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Post 'Dobbs' Supreme Court case, more people are traveling to get an abortion


Abortion has been banned in more than a dozen states for over a year. Researchers have tried to understand whether those restrictions led to fewer abortions. As NPR's Selena Simmons-Duffin reports, a new study came to a surprising conclusion.

SELENA SIMMONS-DUFFIN, BYLINE: Despite all the bans, the number of abortions over the past year has actually increased. There were 2,200 more abortions across the country, according to The Society of Family Planning's WeCount project. Ushma Upadhyay is a co-chair and a professor at the University of California, San Francisco.

USHMA UPADHYAY: It's not a huge number relative to the total number of abortions, but we do note that it is an increase when we were expecting a decline.

SIMMONS-DUFFIN: To put that 2,200 number in context, the total number of abortions researchers documented was over a million. WeCount's new report contains a table showing each state's monthly number. And it's clear, as abortions zeroed out in states including Alabama, Arkansas, Mississippi and Missouri, the number shot up in other states, including Illinois, North Carolina and New Mexico.

UPADHYAY: Many of these what we call surge states border states with abortion bans and serve as access points for people who travel from other states to get care.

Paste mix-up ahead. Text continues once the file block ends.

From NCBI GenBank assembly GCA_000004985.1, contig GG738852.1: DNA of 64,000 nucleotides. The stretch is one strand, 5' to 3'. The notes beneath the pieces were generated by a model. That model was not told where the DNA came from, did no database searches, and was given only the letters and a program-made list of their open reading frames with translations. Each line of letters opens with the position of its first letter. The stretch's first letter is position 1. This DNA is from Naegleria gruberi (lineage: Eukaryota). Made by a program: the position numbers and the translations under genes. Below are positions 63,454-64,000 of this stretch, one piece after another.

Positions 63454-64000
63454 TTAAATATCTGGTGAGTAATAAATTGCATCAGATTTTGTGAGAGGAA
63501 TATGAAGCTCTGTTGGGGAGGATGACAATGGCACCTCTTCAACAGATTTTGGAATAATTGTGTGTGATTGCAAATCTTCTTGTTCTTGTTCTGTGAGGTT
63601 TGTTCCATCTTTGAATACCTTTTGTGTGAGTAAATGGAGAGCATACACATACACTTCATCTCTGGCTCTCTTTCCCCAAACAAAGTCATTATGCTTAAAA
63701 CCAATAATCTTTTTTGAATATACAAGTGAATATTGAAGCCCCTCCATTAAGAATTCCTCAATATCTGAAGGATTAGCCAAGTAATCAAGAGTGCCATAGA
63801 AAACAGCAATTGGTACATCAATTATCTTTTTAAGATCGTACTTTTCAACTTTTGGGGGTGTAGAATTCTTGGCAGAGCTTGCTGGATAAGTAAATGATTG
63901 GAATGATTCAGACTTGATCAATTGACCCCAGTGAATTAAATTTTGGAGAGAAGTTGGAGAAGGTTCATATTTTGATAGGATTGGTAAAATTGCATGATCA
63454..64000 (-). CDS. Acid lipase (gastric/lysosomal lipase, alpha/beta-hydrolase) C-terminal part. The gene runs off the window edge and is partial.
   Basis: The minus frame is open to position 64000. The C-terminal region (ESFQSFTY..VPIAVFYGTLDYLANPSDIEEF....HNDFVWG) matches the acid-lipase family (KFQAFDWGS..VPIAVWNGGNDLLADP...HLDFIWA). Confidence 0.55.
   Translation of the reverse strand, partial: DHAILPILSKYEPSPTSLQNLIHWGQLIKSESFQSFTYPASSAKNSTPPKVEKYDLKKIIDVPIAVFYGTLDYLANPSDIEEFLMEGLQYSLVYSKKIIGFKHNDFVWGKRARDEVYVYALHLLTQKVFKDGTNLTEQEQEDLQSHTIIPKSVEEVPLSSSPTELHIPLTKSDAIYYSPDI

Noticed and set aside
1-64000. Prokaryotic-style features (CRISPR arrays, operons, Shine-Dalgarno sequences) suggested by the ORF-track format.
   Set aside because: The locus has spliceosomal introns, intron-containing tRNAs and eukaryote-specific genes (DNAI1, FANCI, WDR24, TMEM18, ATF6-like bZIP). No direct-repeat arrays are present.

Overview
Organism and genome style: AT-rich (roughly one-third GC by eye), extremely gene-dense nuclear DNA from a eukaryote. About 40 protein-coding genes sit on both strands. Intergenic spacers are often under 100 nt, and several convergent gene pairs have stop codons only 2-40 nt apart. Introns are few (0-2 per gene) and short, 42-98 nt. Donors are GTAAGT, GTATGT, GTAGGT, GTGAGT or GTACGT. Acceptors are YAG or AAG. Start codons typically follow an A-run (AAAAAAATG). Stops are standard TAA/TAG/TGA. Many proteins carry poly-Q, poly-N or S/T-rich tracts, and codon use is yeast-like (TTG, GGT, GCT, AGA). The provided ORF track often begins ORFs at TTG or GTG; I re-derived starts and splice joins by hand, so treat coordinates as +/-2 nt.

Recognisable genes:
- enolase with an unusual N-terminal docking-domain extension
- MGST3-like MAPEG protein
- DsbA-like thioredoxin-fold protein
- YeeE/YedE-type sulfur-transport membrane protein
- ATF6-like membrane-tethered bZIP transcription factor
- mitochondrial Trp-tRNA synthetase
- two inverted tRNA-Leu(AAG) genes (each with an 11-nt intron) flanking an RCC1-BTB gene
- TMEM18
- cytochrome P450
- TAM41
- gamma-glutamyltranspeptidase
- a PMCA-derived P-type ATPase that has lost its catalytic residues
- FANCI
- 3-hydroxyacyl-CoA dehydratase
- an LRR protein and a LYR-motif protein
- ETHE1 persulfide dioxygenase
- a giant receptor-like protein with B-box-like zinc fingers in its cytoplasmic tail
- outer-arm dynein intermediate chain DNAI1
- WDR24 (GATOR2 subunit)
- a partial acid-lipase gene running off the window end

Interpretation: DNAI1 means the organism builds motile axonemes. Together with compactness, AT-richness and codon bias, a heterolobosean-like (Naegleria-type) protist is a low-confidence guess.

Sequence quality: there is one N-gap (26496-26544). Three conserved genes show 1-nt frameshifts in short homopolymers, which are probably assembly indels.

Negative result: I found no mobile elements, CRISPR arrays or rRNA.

SIMMONS-DUFFIN: Upadhyay emphasizes the shift of abortions from one state's column to another isn't simple or easy. Behind those numbers are people calling clinics in a rush, lining up funds and child care and traveling sometimes thousands of miles. Megan Jeyifo of the Chicago Abortion Fund added that the increase also obscures how hard funds like hers are working to help people move around the country.

MEGAN JEYIFO: While I think we're grateful that more people have been able to access their abortion than we thought, what we're doing is not sustainable for anyone.

SIMMONS-DUFFIN: One thing not captured in these numbers are self-managed abortions - when people order abortion medication through the mail, for instance, and take the pills at home.

Selena Simmons-Duffin, NPR News. Transcript provided by NPR, Copyright NPR.

NPR transcripts are created on a rush deadline by an NPR contractor. This text may not be in its final form and may be updated or revised in the future. Accuracy and availability may vary. The authoritative record of NPR’s programming is the audio record.

Selena Simmons-Duffin reports on health policy for NPR.